ATTAINING SUFFICIENT LEVELS OF VITAMIND IN DEFICIENT NEONATES WITH TWO REGIMENS OF VITAMIN D SUPPLEMENTATION
Presented at 6th Europaediatrics Conference, June 2013, Scotland
Mehrdad Shakiba ; Ali Pahlosaye Shahid Sadoughi Hospital, Iran
Vitamin D deficiency is common in pregnancy and human milk is not adequate for delivering of vitamin D so supplementation is necessary, but how long it takes to have sufficient level of vitamin D in infants who are delivered from deficient mothers and finding an alternative way to supply it in the first month are the aims of this study.
Material& method: This trial was performed in 2010 in Iran. Eighty two full term healthy baby who were delivered from deficient mothers either received oral bolus 30,000IU vitaminD3/month(34 babies) or 400IU/day(48 babies) within two weeks of life, 25 hydroxy vitamin D was measured monthly by Chemiluminescent immunoassay and levels > 20ng/ml are accepted as sufficient.
Results: 90% of cases in bolus group reached sufficient level within one month although this achievement happened after 4 months for other group . Percentage of babies who had reached level >30ng/ml significantly differed between groups at two months of age , 90% versus 30% in bolus and routine dose respectively (p=0.003). none of cases had level >100ng/ml of 25hydroxy vitamin D.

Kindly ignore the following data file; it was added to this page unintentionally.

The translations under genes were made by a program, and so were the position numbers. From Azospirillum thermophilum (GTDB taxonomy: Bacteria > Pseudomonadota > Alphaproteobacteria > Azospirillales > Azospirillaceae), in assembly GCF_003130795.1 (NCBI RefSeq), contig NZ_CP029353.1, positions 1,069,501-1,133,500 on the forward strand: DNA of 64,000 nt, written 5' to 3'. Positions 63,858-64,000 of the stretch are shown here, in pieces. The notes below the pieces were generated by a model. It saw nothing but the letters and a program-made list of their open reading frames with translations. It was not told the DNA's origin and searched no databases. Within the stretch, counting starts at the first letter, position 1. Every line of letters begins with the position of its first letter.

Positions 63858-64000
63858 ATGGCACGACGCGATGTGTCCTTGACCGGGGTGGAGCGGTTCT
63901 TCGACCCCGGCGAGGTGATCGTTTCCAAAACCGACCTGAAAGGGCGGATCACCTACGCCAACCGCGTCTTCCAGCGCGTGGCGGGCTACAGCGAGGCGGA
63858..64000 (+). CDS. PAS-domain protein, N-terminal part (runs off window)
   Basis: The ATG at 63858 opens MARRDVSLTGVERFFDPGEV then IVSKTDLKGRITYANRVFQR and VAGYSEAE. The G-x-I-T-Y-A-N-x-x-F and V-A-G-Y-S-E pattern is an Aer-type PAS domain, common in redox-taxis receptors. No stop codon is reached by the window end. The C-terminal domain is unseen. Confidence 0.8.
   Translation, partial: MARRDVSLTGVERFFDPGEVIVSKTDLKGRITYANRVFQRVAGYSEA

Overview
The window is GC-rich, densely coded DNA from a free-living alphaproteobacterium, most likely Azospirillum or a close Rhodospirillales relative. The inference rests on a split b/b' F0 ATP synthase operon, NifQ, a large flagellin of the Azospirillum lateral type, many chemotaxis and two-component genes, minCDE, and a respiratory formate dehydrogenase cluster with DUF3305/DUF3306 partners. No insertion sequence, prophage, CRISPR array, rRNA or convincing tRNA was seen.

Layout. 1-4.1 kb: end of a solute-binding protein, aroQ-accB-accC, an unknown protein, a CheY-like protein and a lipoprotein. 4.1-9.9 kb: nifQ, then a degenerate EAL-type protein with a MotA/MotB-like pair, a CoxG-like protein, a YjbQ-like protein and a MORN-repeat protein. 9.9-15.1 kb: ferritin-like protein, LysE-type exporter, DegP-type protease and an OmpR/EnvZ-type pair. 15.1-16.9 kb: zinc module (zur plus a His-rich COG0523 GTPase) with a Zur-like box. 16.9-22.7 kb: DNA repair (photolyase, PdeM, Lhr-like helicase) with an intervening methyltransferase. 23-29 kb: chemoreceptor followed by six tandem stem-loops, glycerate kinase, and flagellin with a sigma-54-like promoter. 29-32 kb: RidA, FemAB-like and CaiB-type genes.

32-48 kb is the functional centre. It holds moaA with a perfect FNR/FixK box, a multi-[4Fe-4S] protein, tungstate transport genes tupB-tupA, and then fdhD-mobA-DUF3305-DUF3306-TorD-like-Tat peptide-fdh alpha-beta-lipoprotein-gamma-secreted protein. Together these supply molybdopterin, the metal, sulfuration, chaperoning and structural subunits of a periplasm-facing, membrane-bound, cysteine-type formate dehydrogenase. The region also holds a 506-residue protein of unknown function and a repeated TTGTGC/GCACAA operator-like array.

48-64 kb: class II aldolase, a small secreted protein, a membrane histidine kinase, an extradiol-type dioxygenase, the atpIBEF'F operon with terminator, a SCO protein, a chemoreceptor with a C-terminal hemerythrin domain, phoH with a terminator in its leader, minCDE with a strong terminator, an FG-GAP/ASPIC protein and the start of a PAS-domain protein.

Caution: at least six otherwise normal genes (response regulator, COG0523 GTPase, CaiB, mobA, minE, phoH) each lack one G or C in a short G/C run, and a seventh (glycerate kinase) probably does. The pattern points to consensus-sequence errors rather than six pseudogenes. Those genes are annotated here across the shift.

Conclusion: one approach for babies who were deficiently born might be oral 30000IU vitamin D3 in single dose that provides a sufficient amount of vitamin for first month of life which could be followed by routine recommended dose of 400 IU/day. otherwise it takes four months to have sufficient level of vitamin D in 90% of cases by routine recommendation , this gap may have some clinical effects which need to be determined.
Figure I: Percentage of infants who reached levels>30ng/ml 25OHD by one to four months of age babies who were deficiently born and received two regimen of vitamin D